The first question Anne will answer is: “What happened to my sex drive?” The next 3 questions are:

“Am I the only one?” , “How do I increase my Sexual desire?” , “How do I improve my responsiveness to my partner?”  The 5th question will be a surprise. The protected content – login to read it – and search in the category – Menopause Symptoms – for: Sexuality during Menopause #2, #3, #4 and #5

Below is a video answering question #1.

To be able to access the other content in this series and other information, please become a member ( a gift to you worth $120) by filling out the form immediately below.

Categories : Menopause Symptoms
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Menopause News and Recent Research

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Anne Vaillancourt

Researchers are active in trying to identify ways women can move through menopause comfortably and in the most healthy fashion for them. Often times interesting studies are published or mentioned in meetings that the experts convene to discuss topics, both in the US as well as abroad. A few of the interesting topics I found in last weeks news are as follows:

Why does menopause happen well before our elderly years?

Researchers in the social sciences have been wondering this also. In most other species, the female species quickly die after loosing their reproductive capacity. Not so in Killer Whales and Pilot Whales who appear to have a similar social system as humans in terms of timing of menopause and life expectancy. It has been noted that these species of whale become genetically close to those they live with and are invested in the survival of the group. In humans, we already have this situation in that we often live with our families. It is surmised that post menopause, we are there to help the younger of our group raise their young. This tradition is especially demonstrated in other cultures mentioned in previous posting /cultural attitudes and menopause. In many African and Mayan cultures, the elder women become the sages and the leaders of their communities.

Sex and menopause is always a topic of discussion among men and women alike.

A recent study of a small group of British women, recently published in Journal of Psychology looked at this issue. Surprisingly, they found that other factors besides hormonal issues impacted a menopausal woman’s sex life the most. These included but were not confined to decreased sex drive of partner, carry for elderly parents. It is felt by researchers that social and psychological issues influence sexual behavior more than biologic issues. What do you think of this and is this the case with you and/or your friends?

There is now a blood test that researchers feel can predict when menopause may happen for a woman.
In a small study performed by the Shahad Behesh University of Medical Sciences in Tehran, Iran; 266 women aged 20-49 submitted blood samples of AMH (Anti-Mullerian Hormone) over a period of years. These women were part of a larger study of lipids and glucose begun in 1998. AMH is a hormone which is expressed in ovarian follicles and controls formation of primary follicles, thereby allowing only one follicle to develop monthly.It is only produced in small follicles and is felt to be a measure of ovarian follicle reserve. Certain levels were found to correlate with the onset of menopause, perhaps allowing women to consider when to start families in terms of work and career issues. Researchers at the above facility feel it may be a useful tool to help with family planning.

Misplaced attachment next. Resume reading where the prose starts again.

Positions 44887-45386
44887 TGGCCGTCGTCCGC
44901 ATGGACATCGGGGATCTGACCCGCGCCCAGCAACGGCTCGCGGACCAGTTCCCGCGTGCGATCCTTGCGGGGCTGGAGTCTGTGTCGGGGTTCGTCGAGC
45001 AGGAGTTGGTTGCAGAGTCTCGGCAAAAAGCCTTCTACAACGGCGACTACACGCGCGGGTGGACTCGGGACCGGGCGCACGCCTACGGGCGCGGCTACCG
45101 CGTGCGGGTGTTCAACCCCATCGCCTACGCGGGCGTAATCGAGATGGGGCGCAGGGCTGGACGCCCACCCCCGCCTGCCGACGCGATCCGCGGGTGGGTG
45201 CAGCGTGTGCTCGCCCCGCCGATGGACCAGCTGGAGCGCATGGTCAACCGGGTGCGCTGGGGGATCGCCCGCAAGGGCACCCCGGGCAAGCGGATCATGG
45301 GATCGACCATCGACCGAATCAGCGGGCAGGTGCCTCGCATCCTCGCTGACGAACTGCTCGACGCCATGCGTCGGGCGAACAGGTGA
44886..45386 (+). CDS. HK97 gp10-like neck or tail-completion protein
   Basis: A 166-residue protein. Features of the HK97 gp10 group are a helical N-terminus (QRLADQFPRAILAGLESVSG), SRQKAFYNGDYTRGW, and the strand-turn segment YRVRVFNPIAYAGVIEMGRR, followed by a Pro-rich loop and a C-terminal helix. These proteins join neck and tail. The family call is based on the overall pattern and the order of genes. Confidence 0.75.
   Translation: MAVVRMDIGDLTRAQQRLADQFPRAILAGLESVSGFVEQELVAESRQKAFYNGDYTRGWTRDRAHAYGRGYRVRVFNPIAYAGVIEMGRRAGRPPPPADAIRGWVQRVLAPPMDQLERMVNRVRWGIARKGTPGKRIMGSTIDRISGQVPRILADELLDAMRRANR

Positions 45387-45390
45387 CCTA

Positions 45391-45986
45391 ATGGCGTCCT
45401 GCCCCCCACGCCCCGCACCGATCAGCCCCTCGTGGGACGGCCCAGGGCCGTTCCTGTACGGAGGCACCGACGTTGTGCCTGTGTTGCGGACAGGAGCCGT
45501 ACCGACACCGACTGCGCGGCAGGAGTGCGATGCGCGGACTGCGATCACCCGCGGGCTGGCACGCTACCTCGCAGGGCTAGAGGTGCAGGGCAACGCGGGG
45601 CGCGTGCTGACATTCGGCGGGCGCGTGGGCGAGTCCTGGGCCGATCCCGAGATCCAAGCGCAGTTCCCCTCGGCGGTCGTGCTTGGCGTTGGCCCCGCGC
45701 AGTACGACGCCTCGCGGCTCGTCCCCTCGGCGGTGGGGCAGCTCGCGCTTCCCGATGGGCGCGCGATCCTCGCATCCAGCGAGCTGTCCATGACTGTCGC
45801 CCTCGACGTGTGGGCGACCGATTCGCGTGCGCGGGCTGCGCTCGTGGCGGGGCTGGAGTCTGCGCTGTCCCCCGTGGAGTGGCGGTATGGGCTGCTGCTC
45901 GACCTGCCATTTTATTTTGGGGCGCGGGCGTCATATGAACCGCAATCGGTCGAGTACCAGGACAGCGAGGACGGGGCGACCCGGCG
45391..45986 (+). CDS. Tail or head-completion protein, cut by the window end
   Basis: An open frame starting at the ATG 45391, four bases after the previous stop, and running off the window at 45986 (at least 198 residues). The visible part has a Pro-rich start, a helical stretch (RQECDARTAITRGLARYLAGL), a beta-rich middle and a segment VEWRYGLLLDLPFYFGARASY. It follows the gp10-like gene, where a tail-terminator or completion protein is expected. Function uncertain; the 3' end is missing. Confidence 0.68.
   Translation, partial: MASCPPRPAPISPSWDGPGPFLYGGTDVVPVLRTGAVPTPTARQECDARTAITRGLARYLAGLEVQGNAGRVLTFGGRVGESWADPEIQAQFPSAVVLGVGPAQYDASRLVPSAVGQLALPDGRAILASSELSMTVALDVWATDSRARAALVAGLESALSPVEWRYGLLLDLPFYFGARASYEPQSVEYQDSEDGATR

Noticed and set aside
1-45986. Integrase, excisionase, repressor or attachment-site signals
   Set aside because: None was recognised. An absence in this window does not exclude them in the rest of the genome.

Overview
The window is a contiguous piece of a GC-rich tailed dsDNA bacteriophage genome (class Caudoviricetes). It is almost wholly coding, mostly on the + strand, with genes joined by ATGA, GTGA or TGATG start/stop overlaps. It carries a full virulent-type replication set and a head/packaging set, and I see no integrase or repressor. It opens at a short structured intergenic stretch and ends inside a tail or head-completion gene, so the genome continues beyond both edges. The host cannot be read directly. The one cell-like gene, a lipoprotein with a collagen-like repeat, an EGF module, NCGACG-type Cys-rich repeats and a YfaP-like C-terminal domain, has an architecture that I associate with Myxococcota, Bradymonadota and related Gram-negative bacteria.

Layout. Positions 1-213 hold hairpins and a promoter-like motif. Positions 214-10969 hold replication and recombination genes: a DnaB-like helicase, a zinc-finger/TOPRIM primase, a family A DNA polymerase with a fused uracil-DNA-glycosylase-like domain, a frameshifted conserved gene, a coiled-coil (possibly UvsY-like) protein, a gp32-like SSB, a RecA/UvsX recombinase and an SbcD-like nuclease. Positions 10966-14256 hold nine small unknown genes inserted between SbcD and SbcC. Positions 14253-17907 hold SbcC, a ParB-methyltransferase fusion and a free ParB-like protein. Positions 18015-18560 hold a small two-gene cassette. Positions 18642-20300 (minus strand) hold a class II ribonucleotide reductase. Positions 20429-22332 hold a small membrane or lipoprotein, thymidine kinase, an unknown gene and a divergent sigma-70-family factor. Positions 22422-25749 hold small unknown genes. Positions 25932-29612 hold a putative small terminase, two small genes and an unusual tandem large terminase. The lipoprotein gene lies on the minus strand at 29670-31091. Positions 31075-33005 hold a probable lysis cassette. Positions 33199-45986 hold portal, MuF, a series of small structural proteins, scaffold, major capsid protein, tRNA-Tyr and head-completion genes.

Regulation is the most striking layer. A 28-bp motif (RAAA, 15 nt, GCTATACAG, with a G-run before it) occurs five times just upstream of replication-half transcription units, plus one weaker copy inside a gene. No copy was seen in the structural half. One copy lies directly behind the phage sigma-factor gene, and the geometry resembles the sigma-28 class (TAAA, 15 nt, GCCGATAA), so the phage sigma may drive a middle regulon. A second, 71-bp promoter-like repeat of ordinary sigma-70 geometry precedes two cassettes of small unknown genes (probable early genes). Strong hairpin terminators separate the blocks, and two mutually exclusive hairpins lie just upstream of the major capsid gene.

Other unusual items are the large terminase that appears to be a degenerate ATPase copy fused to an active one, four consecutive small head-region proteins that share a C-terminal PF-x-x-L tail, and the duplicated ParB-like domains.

Another reason to take fish oil capsules is prevention of invasive ductal breast carcinoma.
Recently published in the Journal of American Association of Cancer Research is a small study indicating protection of this form of breast cancer with regular use of fish oil supplements containing EPA and DHA. A 32% reduction of invasive ductal carcinoma was seen.

It is reassuring that research continues on menopausal issues, as much of a woman’s productive life can be after her reproductive life. It is interesting to read of research from different countries as it seems much the research in the US can be presumed to be driven by the pharmacology industry.

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Sex life during and after menopause? Ah, this can be a difficult thing.  Among the many changes of menopause, sexual desire (libido), sexual enjoyment and intimacy can be difficult and fleeting.



In this article I will discuss the causes, and discuss possible solutions to this very troubling occurrence.

Most women want to know why they no longer have a sex drive and what they can do to improve it?

Why is it more difficult to achieve orgasm and what can they do to improve sexual satisfaction?

In some cases – what is causing the discomfort of sexual activity when they never had a problem before?

It comes as not surprise that the issue of sexual dysfunction for women is more complicated than it is for men; and this is why the treatments or solutions are not as simple as a Viagra-like drug or using testosterone cream.

This problem, sometimes called Hypoactive Sexual Desire Disorder, is being looked at more vigorously if for no other reason that drug companies anticipate a large cash payoff in the making if they can come up with a drug to treat sexual dysfunction in women.  All sarcasm aside, some causes for decrease enjoyment can be changed easily, and some not so easily.  Like every other change of menopause,  a woman’s sex life is likely to change but can still be satisfying and fulfilling.

The definition of Hypoactive Sexual Desire Disorder (HSDD) is as follows:

a persistent or recurrent absence of sexual fantasies or desire for sexual activity which causes marked distress or interpersonal difficulty that cannot be accounted for by another mental or medical condition or by medications or drugs (alcohol, recreational drugs).

It is a condition that can occur with or without a partner, it can be situational or generalized and it can be life long or acquired.

In other words, this is the lack of desire to have sex that isn’t there for any specific reason, and you could have been feeling this way for a long time or just since menopause and it isn’t because you are taking a new medication, drinking too much alcohol, or using recreational drugs.

HSDD can actually occur in young women also, I am primarily going to discuss its occurrence in menopause as some of the solutions are specific to this time of life.